Alaska Reference Database

The Alaska Reference Database originated as the standalone Alaska Fire Effects Reference Database, a ProCite reference database maintained by former BLM-Alaska Fire Service Fire Ecologist Randi Jandt. It was expanded under a Joint Fire Science Program grant for the FIREHouse project (The Northwest and Alaska Fire Research Clearinghouse). It is now maintained by the Alaska Fire Science Consortium and FRAMES, and is hosted through the FRAMES Resource Catalog. The database provides a listing of fire research publications relevant to Alaska and a venue for sharing unpublished agency reports and works in progress that are not normally found in the published literature.

 

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Displaying 81 - 90 of 468

Fire behaviour models are used to assess the potential characteristics of wildland fires such as rates of spread, fireline intensity and flame length. These calculations help support fire management strategies while keeping fireline personnel safe....

Person: Jolly
Year: 2007
Resource Group: Document
Source: FRAMES, TTRS

It is now widely acknowledged that frequent, low-intensity fires once structured many plant communities. Despite an abundance of ethnographic evidence, however, as well as a growing body of ecological data, many professionals still tend to minimize the...

Person: Masters, Galley, Kay
Year: 2007
Resource Group: Document
Source: TTRS

In their classic article Allen and Gould (Allen, G.M., and E.M. Gould. 1986. Complexity, wickedness, and public forests. J. For. 84(4):20 -24) stated that the most daunting problems associated with public forest management had a ''wicked...

Person: Carroll, Blatner, Cohn, Morgan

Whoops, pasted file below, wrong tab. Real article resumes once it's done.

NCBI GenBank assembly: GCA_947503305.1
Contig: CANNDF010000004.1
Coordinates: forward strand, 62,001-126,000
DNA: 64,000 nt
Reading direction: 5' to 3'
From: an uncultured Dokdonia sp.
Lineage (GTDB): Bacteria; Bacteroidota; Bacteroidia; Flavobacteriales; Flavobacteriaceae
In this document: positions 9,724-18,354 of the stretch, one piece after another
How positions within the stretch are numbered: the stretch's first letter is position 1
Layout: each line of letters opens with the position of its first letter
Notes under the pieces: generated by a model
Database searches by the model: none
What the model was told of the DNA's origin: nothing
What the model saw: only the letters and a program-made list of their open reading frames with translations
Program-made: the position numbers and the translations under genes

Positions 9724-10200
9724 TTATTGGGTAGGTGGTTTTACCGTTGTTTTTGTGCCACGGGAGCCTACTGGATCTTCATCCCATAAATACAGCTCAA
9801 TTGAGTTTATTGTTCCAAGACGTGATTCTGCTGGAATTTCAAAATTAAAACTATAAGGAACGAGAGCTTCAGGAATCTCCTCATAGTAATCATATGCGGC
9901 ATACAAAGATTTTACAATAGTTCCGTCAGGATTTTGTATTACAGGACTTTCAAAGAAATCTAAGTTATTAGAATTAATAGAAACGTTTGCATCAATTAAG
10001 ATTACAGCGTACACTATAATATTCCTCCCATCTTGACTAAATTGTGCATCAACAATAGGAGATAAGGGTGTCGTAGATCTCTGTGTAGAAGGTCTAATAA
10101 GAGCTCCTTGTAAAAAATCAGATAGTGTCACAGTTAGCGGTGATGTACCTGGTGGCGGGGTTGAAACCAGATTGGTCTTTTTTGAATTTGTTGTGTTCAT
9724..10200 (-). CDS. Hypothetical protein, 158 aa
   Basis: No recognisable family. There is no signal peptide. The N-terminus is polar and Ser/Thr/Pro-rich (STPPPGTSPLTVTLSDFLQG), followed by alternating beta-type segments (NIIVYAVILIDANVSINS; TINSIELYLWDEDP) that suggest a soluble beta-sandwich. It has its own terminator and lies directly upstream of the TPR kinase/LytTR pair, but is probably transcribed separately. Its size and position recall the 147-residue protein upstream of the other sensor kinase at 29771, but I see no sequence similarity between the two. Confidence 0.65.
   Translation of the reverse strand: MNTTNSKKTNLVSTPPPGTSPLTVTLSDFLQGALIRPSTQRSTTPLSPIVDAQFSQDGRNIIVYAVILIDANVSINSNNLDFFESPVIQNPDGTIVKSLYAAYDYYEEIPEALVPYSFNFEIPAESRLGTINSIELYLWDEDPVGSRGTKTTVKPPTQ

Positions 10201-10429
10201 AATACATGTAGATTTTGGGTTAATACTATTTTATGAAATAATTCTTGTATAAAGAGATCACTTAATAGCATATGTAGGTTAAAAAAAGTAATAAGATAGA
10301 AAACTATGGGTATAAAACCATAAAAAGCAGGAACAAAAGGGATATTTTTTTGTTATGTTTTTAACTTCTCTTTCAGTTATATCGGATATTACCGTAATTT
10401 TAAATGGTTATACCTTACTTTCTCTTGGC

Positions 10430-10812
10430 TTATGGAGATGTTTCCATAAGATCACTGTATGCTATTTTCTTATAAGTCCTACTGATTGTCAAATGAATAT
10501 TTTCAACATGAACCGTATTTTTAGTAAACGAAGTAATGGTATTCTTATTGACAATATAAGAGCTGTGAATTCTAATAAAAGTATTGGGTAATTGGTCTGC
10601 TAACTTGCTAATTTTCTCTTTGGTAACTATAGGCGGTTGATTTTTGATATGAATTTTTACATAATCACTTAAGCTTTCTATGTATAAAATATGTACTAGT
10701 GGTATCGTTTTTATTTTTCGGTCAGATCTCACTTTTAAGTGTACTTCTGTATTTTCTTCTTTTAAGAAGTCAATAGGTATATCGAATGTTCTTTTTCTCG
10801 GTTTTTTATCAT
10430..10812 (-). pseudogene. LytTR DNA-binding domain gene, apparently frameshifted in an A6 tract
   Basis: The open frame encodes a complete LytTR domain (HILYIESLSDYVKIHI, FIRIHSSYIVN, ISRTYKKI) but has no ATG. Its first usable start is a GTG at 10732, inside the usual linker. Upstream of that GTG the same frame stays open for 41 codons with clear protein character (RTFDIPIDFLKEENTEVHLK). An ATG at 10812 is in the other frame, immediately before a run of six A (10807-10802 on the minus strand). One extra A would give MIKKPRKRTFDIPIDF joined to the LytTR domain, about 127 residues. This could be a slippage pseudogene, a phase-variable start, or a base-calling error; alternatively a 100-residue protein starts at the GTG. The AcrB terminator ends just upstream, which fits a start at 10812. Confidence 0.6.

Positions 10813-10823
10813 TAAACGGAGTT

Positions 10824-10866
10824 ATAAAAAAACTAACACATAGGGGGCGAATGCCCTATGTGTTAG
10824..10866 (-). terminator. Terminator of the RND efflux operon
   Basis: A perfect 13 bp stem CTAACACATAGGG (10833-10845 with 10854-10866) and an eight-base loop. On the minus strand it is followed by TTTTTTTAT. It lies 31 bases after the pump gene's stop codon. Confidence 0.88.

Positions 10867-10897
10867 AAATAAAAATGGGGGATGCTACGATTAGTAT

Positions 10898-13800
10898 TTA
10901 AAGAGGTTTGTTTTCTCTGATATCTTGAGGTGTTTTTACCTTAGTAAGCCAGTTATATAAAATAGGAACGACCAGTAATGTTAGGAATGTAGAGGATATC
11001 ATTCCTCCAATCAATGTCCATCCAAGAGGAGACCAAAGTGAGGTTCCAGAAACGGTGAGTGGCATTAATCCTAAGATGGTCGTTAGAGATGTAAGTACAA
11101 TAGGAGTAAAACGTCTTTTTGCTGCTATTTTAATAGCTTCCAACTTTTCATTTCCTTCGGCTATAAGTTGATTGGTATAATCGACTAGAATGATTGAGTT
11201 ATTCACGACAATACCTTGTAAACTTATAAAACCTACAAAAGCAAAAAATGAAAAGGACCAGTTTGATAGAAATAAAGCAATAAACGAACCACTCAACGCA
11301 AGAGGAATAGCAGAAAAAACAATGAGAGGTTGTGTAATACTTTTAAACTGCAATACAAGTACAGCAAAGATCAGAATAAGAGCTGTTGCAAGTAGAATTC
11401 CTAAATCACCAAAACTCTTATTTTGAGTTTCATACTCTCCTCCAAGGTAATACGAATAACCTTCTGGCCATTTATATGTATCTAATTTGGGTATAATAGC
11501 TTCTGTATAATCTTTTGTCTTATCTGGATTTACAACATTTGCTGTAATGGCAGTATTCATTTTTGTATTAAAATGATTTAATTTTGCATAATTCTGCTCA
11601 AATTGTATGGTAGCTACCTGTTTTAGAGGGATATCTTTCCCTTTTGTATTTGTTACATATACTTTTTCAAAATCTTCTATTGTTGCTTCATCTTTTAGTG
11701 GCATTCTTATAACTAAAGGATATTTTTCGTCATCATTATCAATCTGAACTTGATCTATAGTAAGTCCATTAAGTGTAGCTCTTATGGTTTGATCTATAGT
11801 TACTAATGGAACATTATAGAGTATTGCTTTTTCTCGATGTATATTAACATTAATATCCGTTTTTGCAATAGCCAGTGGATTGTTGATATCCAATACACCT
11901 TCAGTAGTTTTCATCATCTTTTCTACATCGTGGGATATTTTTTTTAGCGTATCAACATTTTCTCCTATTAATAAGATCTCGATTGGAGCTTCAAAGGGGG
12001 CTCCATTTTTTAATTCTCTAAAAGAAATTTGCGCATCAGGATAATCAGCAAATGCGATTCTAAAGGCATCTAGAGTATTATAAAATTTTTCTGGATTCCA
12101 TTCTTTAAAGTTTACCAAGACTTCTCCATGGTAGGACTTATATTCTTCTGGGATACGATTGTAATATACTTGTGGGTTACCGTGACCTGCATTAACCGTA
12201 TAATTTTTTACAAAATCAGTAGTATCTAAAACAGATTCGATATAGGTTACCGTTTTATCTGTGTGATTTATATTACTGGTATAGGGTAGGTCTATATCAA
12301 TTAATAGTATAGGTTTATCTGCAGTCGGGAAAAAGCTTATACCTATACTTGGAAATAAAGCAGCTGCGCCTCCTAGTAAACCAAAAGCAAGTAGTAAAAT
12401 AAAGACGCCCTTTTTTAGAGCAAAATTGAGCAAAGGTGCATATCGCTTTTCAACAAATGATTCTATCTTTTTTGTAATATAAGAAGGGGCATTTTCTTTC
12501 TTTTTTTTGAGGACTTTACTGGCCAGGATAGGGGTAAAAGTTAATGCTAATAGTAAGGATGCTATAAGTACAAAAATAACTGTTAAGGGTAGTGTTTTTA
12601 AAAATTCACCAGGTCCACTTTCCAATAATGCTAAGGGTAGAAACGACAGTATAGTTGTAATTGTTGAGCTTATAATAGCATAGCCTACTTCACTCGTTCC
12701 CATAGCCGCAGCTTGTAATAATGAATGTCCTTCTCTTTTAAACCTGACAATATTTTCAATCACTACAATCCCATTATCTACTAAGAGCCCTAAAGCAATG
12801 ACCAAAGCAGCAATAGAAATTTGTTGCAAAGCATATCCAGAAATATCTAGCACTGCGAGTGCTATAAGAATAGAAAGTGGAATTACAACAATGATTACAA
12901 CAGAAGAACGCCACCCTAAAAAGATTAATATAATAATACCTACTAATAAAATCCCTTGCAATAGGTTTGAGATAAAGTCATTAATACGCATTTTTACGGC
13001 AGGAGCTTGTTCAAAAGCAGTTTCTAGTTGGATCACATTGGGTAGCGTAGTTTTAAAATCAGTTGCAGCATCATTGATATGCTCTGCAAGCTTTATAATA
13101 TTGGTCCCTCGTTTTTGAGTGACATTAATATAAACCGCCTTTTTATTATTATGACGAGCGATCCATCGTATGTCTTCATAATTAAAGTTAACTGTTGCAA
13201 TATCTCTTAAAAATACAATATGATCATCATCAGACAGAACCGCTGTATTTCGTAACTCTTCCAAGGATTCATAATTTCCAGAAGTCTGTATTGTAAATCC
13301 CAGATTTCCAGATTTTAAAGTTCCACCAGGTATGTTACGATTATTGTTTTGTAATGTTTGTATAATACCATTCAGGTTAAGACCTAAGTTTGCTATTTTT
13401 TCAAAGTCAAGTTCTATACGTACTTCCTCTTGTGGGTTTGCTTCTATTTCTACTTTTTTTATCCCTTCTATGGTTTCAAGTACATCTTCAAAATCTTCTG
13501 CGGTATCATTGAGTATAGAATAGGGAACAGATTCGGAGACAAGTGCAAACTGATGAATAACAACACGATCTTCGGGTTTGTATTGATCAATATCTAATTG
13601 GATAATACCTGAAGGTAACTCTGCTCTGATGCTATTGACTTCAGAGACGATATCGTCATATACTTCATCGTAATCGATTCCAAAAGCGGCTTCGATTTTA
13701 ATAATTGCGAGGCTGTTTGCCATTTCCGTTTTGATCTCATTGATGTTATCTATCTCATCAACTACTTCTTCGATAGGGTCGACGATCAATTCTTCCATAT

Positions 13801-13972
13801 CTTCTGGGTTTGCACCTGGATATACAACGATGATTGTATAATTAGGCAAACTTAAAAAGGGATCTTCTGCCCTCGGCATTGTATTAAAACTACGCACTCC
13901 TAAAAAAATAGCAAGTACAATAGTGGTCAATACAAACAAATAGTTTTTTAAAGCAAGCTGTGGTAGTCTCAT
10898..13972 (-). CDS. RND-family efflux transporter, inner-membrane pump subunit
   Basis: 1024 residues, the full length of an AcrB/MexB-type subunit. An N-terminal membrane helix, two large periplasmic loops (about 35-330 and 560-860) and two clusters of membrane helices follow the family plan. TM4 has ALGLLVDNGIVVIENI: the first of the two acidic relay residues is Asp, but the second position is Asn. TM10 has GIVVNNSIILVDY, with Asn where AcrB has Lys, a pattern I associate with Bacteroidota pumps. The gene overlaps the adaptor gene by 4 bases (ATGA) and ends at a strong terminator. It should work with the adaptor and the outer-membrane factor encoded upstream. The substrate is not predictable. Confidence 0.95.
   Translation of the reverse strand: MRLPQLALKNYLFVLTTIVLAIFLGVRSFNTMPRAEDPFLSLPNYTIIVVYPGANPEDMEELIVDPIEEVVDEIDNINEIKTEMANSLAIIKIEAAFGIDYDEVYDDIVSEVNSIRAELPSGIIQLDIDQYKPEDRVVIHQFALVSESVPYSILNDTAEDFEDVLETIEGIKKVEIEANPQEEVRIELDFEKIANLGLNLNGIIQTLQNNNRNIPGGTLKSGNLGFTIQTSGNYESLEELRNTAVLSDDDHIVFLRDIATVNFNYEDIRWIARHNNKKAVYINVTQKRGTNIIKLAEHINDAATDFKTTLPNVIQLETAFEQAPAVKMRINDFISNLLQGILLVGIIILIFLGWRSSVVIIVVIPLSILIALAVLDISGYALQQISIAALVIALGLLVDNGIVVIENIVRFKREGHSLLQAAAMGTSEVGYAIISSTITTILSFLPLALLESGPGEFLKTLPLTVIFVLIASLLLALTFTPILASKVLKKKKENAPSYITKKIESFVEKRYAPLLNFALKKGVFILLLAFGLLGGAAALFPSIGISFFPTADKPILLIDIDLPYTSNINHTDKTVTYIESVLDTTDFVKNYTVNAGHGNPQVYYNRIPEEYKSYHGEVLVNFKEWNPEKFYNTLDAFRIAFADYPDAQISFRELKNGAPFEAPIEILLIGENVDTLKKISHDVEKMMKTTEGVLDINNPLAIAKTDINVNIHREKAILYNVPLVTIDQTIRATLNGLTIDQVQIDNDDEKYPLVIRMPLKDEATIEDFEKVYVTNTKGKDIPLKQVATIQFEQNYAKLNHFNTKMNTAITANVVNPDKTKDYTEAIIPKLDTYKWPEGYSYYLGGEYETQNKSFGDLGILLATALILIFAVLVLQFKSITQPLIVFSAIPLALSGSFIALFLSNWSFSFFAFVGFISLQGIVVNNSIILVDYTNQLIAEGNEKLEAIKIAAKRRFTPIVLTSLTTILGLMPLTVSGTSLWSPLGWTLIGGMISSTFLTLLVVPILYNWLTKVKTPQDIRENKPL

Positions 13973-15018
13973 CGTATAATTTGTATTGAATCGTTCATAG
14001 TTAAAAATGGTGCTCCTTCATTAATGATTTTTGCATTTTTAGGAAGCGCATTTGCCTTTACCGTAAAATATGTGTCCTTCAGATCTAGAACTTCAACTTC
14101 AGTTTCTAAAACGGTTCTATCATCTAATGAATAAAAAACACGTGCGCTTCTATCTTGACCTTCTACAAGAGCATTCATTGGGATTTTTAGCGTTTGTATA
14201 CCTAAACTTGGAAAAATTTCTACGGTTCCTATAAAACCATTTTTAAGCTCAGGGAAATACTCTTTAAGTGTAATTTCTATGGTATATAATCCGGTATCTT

Year: 2007
Resource Group: Document
Source: TTRS

HIGRAD/FIRETEC is a coupled atmosphere/wildfire behavior model based on conservation of mass, momentum, species, and energy. It combines a three-dimensional transport model that uses a compressible-gas fluid dynamics formulation with a physics-based...

Person: Colman, Linn
Year: 2007
Resource Group: Document
Source: FRAMES, TTRS

Prior to proceeding with large-scale fire reintroduction as a grassland management option, appropriate fire frequencies need to be determined. This research experimentally tested the effects of dormant-season fire on ground cover and on plant and soil...

Person: Masters, Galley, Ford, White
Year: 2007
Resource Group: Document
Source: TTRS

Fire is a natural part of most forest ecosystems in the western United States, but its effects on nonnative plant invasion have only recently been studied. Also, forest managers are engaging in fuel reduction projects to lessen fire severity, often...

Person: Freeman, Stohlgren, Hunter, Omi, Martinson, Chong, Browns
Year: 2007
Resource Group: Document
Source: TTRS

From the text ... 'The focus of fuel treatment is typically on reducing hazardous surface fuel and drown-fire hazard. The effects of fuel treatment on vegetation, wildlife, aquatic resources, and economic values also need to be considered. ...The...

Person: Peterson, Johnson
Year: 2007
Resource Group: Document
Source: TTRS

The financial analysis component of the fuel synthesis project was guided by the general specifications of the broader project. The project was requested on behalf of specific users (fuel treatment planners), to address specific questions (how to...

Person: Barbour, Fight
Year: 2007
Resource Group: Document
Source: TTRS

The Nature Conservancy is working with the Bureau of Land Management to assess multiple indicators of ecological condition, including fire regime, across grasslands and shrublands in southern New Mexico. The purpose of the assessment is to identify...

Person: Masters, Galley, Bate, Yanoff, McCarthy, Bradley
Year: 2007
Resource Group: Document
Source: TTRS

Recently, a number of large spring fires have highlighted the fire-suppression problems created by linear disturbances in Alberta, Canada. Grass commonly colonizes these areas and, when in a cured condition, this fine fuel readily contributes to the...

Person: Masters, Galley, Baxter
Year: 2007
Resource Group: Document
Source: TTRS